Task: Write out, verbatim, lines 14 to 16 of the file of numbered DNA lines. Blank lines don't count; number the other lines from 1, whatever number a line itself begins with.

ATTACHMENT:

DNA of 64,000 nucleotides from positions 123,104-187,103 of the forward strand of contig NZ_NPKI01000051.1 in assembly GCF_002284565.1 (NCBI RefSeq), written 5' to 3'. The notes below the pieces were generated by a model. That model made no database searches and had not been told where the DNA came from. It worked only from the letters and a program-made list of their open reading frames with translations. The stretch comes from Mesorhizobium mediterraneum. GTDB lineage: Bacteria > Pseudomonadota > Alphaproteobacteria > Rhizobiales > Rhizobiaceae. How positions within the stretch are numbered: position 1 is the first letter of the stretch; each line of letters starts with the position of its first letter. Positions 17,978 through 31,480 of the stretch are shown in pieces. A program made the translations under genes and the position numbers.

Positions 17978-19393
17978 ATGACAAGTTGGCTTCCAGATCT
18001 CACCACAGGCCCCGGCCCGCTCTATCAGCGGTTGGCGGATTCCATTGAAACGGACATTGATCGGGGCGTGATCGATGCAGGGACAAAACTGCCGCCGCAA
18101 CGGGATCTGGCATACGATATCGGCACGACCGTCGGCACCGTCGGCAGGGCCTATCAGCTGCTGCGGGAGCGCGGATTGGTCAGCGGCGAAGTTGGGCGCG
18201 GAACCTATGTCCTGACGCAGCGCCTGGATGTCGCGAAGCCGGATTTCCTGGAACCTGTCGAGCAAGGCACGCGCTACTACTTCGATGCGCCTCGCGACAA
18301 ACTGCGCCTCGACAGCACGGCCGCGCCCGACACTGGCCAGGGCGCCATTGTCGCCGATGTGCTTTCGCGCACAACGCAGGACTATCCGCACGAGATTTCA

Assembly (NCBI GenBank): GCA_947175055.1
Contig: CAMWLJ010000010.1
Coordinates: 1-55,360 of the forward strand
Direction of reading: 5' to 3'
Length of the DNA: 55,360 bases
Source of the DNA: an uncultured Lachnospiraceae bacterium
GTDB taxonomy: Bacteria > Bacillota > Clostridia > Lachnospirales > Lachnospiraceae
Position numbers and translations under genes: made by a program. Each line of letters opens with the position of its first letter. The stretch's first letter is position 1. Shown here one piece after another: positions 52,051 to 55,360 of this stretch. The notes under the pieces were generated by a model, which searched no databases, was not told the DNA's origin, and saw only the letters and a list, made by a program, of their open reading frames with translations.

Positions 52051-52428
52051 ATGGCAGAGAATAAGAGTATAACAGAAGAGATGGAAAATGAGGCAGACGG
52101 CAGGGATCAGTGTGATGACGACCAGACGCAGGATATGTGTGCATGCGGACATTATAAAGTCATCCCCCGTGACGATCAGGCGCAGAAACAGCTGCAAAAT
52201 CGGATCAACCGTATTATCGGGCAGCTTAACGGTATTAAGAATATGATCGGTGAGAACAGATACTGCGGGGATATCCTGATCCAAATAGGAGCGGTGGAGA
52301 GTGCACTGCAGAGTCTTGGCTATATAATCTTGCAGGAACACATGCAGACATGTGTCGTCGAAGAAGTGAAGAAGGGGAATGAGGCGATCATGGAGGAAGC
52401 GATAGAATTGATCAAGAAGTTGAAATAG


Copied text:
GTDB taxonomy: Bacteria > Bacillota > Clostridia > Lachnospirales > Lachnospiraceae
Position numbers and translations under genes: made by a program. Each line of letters opens with the position of its first letter. The stretch's first letter is position 1. Shown here one piece after another: positions 52,051 to 55,360 of this stretch. The notes under the pieces were generated by a model, which searched no databases, was not told the DNA's origin, and saw only the letters and a list, made by a program, of their open reading frames with translations.

Positions 52051-52428